The Transversal Basis plays a pivotal role in EoCoE, providing key leverage and know-how in tackling algorithmic bottlenecks and software technologies limitations across all four application domains called the thematic application pillars.
The work is carried out within five thematically grouped tasks designed to offer both long- and short- term remedial measures in the target application areas as follows:
Numerical methods & Applied mathematics
This task focuses on reengineering computationally intensive parts of the application pillar codes so that they are better suited to supercomputers with high concurrency. To do so, tried and trusted mathematical algorithms will be replaced by newer methods with better scaling properties. As the integration of such methods in scientific applications have a strong impact, these activities are considered on long time frames.
- DIOGENeS: - DIscOntinuous GalErkin Nanoscale Solvers, software suite dedicated to the numerical modeling of light interaction with nanometer scale structures with applications to nanophotonics and nanoplasmonics
- Parallel in Time methods have recently been shown to provide a promising way to extend prevailing scaling limits for the numerical solution of time-dependent differential equations
Linear equation systems are an integral part of many of the codes found in the application pillars, so these applications rely on robust, high-performance, portable solvers when run on supercomputers. The work in this task focusses on the core development of advanced linear algebra solvers on emerging HPC architectures and their integration in applications from the pillars. In addition, longer term work on "next generation" linear solvers is planned, such as solvers based in runtime systems, or hybrid methods, as these constitute a promising avenue for efficient exploitation of many-core architectures.
- Parallel sparse direct solvers: very robust solution techniques possibly memory and CPU consuming (MUMPS, PaStiX , QR_mumps)
- Parallel hybrid solvers: possible trade-off between memory and CPU consumption ( ABCD, HPDDM, MaPHyS)
- Algebraic Multigrid preconditioners: lighter memory footprint well suited for elliptip type PDE solution (AGMG, PSBLAS & MLD2P4, HHG)
- Additional packages: Standalone Krylov solvers, parallel Fast multipole package. dense linear algebra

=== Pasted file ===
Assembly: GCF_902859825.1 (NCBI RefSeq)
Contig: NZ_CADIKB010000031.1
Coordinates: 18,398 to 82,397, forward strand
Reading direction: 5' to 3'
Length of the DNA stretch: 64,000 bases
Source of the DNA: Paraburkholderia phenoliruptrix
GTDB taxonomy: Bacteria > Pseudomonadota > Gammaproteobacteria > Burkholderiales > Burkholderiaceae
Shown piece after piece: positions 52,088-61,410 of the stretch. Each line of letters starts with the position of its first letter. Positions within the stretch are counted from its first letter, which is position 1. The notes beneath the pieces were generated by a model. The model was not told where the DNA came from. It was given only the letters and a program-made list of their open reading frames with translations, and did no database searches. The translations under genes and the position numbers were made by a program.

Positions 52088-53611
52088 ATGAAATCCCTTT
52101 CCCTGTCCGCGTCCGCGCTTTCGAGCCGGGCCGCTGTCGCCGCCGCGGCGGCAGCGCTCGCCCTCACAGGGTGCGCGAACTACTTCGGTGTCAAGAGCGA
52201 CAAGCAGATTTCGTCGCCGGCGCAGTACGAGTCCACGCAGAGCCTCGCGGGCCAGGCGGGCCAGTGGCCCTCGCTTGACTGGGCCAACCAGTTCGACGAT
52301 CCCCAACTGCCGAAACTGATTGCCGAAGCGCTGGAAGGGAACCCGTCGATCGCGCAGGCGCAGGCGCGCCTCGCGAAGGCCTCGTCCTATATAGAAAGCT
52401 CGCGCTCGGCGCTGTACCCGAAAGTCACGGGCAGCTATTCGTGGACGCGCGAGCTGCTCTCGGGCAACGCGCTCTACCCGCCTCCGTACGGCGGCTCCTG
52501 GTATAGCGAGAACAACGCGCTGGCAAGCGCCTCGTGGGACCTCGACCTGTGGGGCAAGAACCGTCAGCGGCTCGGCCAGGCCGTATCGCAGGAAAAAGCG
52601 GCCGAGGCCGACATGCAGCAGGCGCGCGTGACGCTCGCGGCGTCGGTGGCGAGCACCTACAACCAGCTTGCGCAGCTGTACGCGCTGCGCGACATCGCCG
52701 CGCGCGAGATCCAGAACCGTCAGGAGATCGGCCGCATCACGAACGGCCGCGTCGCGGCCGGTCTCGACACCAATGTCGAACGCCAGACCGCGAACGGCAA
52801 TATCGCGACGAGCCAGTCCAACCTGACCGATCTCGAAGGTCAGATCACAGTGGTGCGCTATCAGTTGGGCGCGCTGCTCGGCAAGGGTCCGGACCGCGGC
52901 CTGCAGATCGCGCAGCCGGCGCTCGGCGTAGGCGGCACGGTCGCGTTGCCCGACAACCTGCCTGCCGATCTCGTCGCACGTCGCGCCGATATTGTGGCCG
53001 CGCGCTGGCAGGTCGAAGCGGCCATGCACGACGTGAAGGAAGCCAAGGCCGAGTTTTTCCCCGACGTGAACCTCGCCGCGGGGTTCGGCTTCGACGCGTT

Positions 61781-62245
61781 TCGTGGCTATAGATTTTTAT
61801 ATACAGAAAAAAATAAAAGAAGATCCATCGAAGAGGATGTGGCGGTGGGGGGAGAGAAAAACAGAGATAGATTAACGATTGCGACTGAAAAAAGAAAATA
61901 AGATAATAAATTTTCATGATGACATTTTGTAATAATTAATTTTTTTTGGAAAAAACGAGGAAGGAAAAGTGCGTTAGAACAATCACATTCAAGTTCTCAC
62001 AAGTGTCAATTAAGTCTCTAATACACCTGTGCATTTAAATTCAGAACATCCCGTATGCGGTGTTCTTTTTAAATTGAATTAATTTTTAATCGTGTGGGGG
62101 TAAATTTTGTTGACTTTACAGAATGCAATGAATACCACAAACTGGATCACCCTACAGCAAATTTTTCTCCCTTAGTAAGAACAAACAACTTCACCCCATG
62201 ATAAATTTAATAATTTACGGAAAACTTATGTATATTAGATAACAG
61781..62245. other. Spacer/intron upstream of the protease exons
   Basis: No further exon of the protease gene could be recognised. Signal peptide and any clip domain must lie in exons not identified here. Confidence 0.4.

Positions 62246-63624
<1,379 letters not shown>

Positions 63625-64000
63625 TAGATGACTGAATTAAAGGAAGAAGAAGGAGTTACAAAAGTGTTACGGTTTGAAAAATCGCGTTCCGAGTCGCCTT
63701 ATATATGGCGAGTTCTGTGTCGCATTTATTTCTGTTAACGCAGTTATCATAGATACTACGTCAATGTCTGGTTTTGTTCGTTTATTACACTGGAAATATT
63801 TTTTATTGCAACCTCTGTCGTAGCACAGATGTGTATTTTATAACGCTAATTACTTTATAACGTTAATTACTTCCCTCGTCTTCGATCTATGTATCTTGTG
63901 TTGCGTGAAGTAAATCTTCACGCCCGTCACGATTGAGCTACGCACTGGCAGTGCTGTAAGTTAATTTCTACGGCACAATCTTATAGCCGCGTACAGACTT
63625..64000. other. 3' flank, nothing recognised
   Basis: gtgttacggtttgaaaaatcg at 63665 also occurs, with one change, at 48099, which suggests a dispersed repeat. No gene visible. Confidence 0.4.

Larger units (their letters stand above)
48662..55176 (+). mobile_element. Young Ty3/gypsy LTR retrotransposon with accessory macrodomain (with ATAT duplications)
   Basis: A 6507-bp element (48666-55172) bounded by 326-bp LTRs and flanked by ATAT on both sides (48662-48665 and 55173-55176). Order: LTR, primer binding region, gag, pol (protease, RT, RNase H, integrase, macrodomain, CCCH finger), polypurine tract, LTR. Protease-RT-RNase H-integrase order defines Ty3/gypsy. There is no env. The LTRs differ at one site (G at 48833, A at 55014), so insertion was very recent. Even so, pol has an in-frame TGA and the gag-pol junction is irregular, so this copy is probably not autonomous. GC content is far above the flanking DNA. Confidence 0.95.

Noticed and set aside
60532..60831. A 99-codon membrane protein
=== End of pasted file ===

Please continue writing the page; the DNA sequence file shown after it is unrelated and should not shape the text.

Parallel Input / Output
Performing efficient Inputs/Outputs (IO) for very large datasets on current supercomputers is already challenging and will become more challenging for the next supercomputer generations. On the short term, support is given to all applications from the pillars to improve IO behaviours on current architectures. Middle term and more structural work on parallel-IO and fault tolerance packages will be of immediate benefit to the energy oriented scientific communities. Longer term activities aim at providing best practise on IO implementation in scientific codes and at providing software engineering solutions to improve their maintainability.
- FTI: Fault Tolerance Interface for fast and efficient multilevel checkpointing in large scale supercomputers
- XIOS: Flexible and high throughput framework to manage I/O, data definition and post-processing thanks to dedicated parallel asynchronous I/O server
- SIONlib: writing and reading binary data to/from several thousands of processors into one or a small number of physical files to get most of the parallel file system performance.
- PDI: Parallel Data Interface to decouple high-performance simulation codes from Input/Output concerns
Advanced programming methods and tools for Exascale
Nearly all the major applications in the energy-centred work packages suffer from one or more performance bottlenecks. Moreover, rapid hardware evolution poses a challenge for software to maintain high performance, especially for coupled, multi-scale programs underlying the inter-disciplinary applications. This task centres on application optimization and parallel scaling, software engineering for many-core architectures, and automatic code generation tools. Activities carried out here have direct impacts on the scientific applications developed in the four pillars, i.e. HPC experts working in close collaboration with domain scientists in order to improve application performance on current architectures. These collaborations starts sytematically with a deep and reproducible performance analysis of the applications. In this context the following HPC tools:
- JUBE: Benchmarking Environment to improve performance analysis reproducibility